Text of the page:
CLINICAL/METHODICAL ISSUE: Cerebellar syndromes result in distinct clinical symptoms, such as ataxia, dysarthria, dysmetria, intention tremor and eye movement disorders. STANDARD RADIOLOGICAL METHODS: In addition to the medical history and clinical examination, imaging is particularly important to differentiate other diseases, such as hydrocephalus and multi-infarct dementia from degenerative cerebellar diseases. Degenerative diseases with cerebellar involvement include Parkinson's disease, multiple system atrophy as well as other diseases including spinocerebellar ataxia...
November 2016: Der Radiologe
Mahmoud A Mahmoud, Mohamed Abdelsalam, Olfat A Mahdy, Hala M F El Miniawy, Zakia A M Ahmed, Ahmed H Osman, Hussein M H Mohamed, A M Khattab, M A Zaki Ewiss
This paper is a part of a multi-disciplinary research "Application of Decentralized On-Site Water Treatment System in Egypt for Use in Agriculture and Producing Safe Fish and Animal Proteins". The project aimed to investigate the environmental impact of implementing sewage water before and after treatment using the effluent of the on-site decentralized Japanese' Johkasou system, in agriculture and producing fish protein. The aim is to establish such system in Egypt to strengthen the sanitary conditions of water resources...
December 2016: Environmental Pollution
Nesli Ece Sen, Jessica Drost, Suzana Gispert, Sylvia Torres-Odio, Ewa Damrath, Michael Klinkenberg, Hamid Hamzeiy, Gülden Akdal, Halil Güllüoğlu, A Nazlı Başak, Georg Auburger
Ataxin-2 (ATXN2) polyglutamine domain expansions of large size result in an autosomal dominantly inherited multi-system-atrophy of the nervous system named spinocerebellar ataxia type 2 (SCA2), while expansions of intermediate size act as polygenic risk factors for motor neuron disease (ALS and FTLD) and perhaps also for Levodopa-responsive Parkinson's disease (PD). In view of the established role of ATXN2 for RNA processing in periods of cell stress and the expression of ATXN2 in blood cells such as platelets, we investigated whether global deep RNA sequencing of whole blood from SCA2 patients identifies a molecular profile which might serve as diagnostic biomarker...
September 3, 2016: Neurobiology of Disease
Min Liu, Boris C Bernhardt, Seok-Jun Hong, Benoit Caldairou, Andrea Bernasconi, Neda Bernasconi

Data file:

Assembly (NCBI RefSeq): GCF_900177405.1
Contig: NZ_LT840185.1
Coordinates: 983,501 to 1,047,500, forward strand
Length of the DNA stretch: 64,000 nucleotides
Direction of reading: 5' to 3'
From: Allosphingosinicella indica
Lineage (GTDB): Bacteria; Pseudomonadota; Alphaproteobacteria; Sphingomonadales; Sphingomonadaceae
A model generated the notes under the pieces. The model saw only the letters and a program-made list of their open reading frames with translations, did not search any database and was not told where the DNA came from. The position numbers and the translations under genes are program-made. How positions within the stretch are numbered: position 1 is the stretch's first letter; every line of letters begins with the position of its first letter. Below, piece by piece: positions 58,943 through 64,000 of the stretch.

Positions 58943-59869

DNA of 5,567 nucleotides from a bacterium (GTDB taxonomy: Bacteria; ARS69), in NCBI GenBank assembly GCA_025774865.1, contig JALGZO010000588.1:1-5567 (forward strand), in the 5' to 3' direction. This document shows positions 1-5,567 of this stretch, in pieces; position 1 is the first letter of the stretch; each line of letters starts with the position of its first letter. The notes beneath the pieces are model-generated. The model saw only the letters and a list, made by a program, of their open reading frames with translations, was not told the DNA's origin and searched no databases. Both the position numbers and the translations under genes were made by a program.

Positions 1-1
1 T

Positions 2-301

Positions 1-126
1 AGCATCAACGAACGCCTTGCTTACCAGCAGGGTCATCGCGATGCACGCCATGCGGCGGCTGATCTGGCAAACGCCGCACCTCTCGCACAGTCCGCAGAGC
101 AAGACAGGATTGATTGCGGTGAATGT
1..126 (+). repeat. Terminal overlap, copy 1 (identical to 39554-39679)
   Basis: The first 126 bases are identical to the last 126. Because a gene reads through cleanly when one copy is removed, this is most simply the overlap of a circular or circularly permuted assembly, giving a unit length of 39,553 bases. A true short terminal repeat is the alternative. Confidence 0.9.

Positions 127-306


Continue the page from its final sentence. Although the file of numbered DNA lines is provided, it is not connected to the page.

Drug-resistant temporal lobe epilepsy is increasingly recognized as a system-level disorder affecting the structure and function of large-scale grey matter networks. While diffusion magnetic resonance imaging studies have demonstrated deep fibre tract alterations, the superficial white matter immediately below the cortex has so far been neglected despite its proximity to neocortical regions and key role in maintaining cortico-cortical connectivity. Using multi-modal 3 T magnetic resonance imaging, we mapped the topography of superficial white matter diffusion alterations in 61 consecutive temporal lobe epilepsy patients relative to 38 healthy controls and studied the relationship to large-scale structural as well as functional networks...
September 2016: Brain: a Journal of Neurology
Jessica Lenzi, Francesca Pagani, Riccardo De Santis, Cristina Limatola, Irene Bozzoni, Silvia Di Angelantonio, Alessandro Rosa
Amyotrophic Lateral Sclerosis (ALS) is a severe and fatal neurodegenerative disease characterized by progressive loss of motoneurons, muscle atrophy and paralysis. Recent evidence suggests that ALS should be considered as a multi-systemic disease, in which several cell types contribute to motoneuron degeneration. In this view, mutations in ALS linked genes in other neural and non-neural cell types may exert non-cell autonomous effects on motoneuron survival and function. Induced Pluripotent Stem Cells (iPSCs) have been recently derived from several patients with ALS mutations and it has been shown that they can generate motoneurons in vitro, providing a valuable tool to study ALS...
July 2016: Stem Cell Research
Kavitha Jayaram, Indira Gurajala, Gopinath Ramachandran
Parry Romberg syndrome presenting as hemifacial atrophy poses various perioperative problems due to multi-system involvement. These patients have several anaesthetic implications which are published as case reports. In spite of several case reports, airway issues associated with this disease is under-discussed. This report of three cases discusses airway difficulties and the multiple methods to tackle them in an easier way by focussing concentration on airway assessment and appropriate preoperative planning...
April 2016: Indian Journal of Anaesthesia
Kurt A Jellinger, Gregor K Wenning
Multiple system atrophy (MSA) is a unique proteinopathy that differs from other α-synucleinopathies since the pathological process resulting from accumulation of aberrant α-synuclein (αSyn) involves the oligodendroglia rather than neurons, although both pathologies affect multiple parts of the brain, spinal cord, autonomic and peripheral nervous system. Both the etiology and pathogenesis of MSA are unknown, although animal models have provided insight into the basic molecular changes of this disorder. Accumulation of aberrant αSyn in oligodendroglial cells and preceded by relocation of p25α protein from myelin to oligodendroglia results in the formation of insoluble glial cytoplasmic inclusions that cause cell dysfunction and demise...